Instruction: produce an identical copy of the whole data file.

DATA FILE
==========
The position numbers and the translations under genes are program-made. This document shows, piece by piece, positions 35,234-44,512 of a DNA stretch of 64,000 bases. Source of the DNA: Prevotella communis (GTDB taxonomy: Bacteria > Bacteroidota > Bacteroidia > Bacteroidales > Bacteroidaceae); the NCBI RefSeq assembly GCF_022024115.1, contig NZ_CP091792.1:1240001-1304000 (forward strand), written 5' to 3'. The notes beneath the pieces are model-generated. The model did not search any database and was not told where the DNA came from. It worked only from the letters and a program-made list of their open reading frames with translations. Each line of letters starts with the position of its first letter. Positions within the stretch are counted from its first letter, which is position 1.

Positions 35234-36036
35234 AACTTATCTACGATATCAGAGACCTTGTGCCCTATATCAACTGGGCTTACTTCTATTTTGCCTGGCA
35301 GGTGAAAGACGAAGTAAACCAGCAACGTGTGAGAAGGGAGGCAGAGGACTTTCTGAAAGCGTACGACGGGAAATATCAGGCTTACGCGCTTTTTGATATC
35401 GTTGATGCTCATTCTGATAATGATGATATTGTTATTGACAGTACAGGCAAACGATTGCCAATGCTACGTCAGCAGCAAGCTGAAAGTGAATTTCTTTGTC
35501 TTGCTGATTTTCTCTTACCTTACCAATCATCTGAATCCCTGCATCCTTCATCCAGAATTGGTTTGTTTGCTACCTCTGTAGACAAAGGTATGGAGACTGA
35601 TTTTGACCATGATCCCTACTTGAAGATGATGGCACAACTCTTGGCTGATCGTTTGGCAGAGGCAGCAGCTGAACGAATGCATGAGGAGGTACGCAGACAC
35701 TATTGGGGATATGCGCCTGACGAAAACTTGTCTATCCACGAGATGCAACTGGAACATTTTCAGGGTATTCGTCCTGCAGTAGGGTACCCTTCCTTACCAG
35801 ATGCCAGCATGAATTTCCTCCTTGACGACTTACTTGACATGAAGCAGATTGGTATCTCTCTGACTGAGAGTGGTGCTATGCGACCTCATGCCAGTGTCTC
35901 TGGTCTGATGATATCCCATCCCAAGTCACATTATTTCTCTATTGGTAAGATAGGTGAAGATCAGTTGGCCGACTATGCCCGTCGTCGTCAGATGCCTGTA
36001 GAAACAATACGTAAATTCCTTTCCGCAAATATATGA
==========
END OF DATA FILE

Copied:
The position numbers and the translations under genes are program-made. This document shows, piece by piece, positions 35,234-44,512 of a DNA stretch of 64,000 bases. Source of the DNA: Prevotella communis (GTDB taxonomy: Bacteria > Bacteroidota > Bacteroidia > Bacteroidales > Bacteroidaceae); the NCBI RefSeq assembly GCF_022024115.1, contig NZ_CP091792.1:1240001-1304000 (forward strand), written 5' to 3'. The notes beneath the pieces are model-generated. The model did not search any database and was not told where the DNA came from. It worked only from the letters and a program-made list of their open reading frames with translations. Each line of letters starts with the position of its first letter. Positions within the stretch are counted from its first letter, which is position 1.

Positions 35234-36036
35234 AACTTATCTACGATATCAGAGACCTTGTGCCCTATATCAACTGGGCTTACTTCTATTTTGCCTGGCA
35301 GGTGAAAGACGAAGTAAACCAGCAACGTGTGAGAAGGGAGGCAGAGGACTTTCTGAAAGCGTACGACGGGAAATATCAGGCTTACGCGCTTTTTGATATC
35401 GTTGATGCTCATTCTGATAATGATGATATTGTTATTGACAGTACAGGCAAACGATTGCCAATGCTACGTCAGCAGCAAGCTGAAAGTGAATTTCTTTGTC
35501 TTGCTGATTTTCTCTTACCTTACCAATCATCTGAATCCCTGCATCCTTCATCCAGAATTGGTTTGTTTGCTACCTCTGTAGACAAAGGTATGGAGACTGA
35601 TTTTGACCATGATCCCTACTTGAAGATGATGGCACAACTCTTGGCTGATCGTTTGGCAGAGGCAGCAGCTGAACGAATGCATGAGGAGGTACGCAGACAC
35701 TATTGGGGATATGCGCCTGACGAAAACTTGTCTATCCACGAGATGCAACTGGAACATTTTCAGGGTATTCGTCCTGCAGTAGGGTACCCTTCCTTACCAG
35801 ATGCCAGCATGAATTTCCTCCTTGACGACTTACTTGACATGAAGCAGATTGGTATCTCTCTGACTGAGAGTGGTGCTATGCGACCTCATGCCAGTGTCTC
35901 TGGTCTGATGATATCCCATCCCAAGTCACATTATTTCTCTATTGGTAAGATAGGTGAAGATCAGTTGGCCGACTATGCCCGTCGTCGTCAGATGCCTGTA
36001 GAAACAATACGTAAATTCCTTTCCGCAAATATATGA